Enjoy immersive cultural experiences and discover what makes each country unique as you explore hundreds of pavilions.

The minister expressed herself enthusiastically in a recent press release from New Zealand Trade and Enterprise.

“For many Indigenous & Tribal peoples, including Māori, our beliefs are grounded in whakapapa (or genealogical connections) that establish relationships between people, the environment and the spiritual world. In the wake of the global pandemic these beliefs and values can help shape the world’s much needed commitment toward empathy, sustainability, and intergenerational solutions for wellbeing,” she said.

“Relationships are the cornerstone of Aotearoa New Zealand’s international connections. It is timely that Te Aratini will create a movement toward enhancing global relationships and exploring how to more proactively empower the resurgence and regeneration of Indigenous economies. Globally we can collectively build back better, fairer, more inclusively and more indigenously.”

New Zealand Trade and Enterprise says:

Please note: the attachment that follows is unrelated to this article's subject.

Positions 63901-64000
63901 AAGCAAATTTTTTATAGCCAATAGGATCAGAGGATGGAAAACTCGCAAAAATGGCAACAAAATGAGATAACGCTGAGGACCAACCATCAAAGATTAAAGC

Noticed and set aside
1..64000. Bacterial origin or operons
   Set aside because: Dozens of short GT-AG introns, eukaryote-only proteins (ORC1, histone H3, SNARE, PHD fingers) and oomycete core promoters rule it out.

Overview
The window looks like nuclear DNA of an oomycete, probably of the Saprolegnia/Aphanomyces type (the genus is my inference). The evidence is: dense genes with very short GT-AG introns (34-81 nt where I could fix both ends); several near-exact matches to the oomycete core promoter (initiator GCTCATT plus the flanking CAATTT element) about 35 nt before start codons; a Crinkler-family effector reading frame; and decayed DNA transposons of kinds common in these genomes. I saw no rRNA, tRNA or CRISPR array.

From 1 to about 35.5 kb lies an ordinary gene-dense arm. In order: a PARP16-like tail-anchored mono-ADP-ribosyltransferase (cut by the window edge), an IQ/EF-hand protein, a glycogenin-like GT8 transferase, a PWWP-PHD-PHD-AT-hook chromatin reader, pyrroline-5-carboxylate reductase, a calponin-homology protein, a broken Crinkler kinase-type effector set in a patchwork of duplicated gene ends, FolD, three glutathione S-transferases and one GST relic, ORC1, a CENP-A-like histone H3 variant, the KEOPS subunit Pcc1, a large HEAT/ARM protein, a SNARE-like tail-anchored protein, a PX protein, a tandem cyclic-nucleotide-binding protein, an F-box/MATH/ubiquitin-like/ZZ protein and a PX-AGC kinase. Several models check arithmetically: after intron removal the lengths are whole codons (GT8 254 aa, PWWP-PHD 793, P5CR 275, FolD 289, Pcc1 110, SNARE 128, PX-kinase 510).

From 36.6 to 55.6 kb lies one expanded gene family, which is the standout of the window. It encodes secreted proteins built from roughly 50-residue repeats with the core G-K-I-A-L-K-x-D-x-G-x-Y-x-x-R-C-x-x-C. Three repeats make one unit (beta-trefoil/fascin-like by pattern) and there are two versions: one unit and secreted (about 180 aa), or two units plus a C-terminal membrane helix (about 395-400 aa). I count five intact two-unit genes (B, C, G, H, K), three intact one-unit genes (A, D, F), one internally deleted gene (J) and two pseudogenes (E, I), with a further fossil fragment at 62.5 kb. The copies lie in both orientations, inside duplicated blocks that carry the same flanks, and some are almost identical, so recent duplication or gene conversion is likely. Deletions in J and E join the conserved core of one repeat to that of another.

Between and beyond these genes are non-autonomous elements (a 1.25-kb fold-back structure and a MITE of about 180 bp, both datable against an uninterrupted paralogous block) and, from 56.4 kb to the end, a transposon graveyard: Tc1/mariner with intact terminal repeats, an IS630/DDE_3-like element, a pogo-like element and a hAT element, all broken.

Aotearoa New Zealand’s values-led approach to foreign affairs seeks to ignite connections between Indigenous & Tribal Peoples globally through the delivery of Te Aratini during Tolerance and Inclusivity Week at Expo 2020 Dubai from 17-19 November. Expo 2020 will take place in the United Arab Emirates (UAE) a place which, like Aotearoa New Zealand, is home to more than 200 nationalities. This shared diversity and respect for different cultures provides the ideal platform for Te Aratini to showcase the value of Indigenous & Tribal cultures.

 Te Aratini will mark a culturally significant moment in the history of World Expos with Aotearoa New Zealand leading the collaboration of Expo participating countries to showcase the untapped potential Indigenous & Tribal Peoples offer to solving global issues.

With the heralding in of Matariki, the Māori New Year, Aotearoa New Zealand is calling for international participants to join Te Aratini and be a part of the movement toward greater inclusion and acceptance of Indigenous & Tribal Peoples’ knowledge and know-how.

Well done, minister, for taking the first plunge offshore after a year in office.

Her next international exposure is likely to be at the General Assembly of the United Nations in New York where she would deliver the annual New Zealand address, but this will be a video event from the safety of NZ.

PM Ardern is unlikely to drop in on Expo, given her focus on a forthcoming European trip where, all things going well, she might get to sign the new NZ-UK free trade agreement.

2 thoughts on “Mahuta is off (at long last) to visit six countries and host a festival of indigenous and tribal ideas at Expo in Dubai

  1. All in NZ are indigenous people according to the UN definition we all came by boat, we all use our colonial language we all identify with our historical past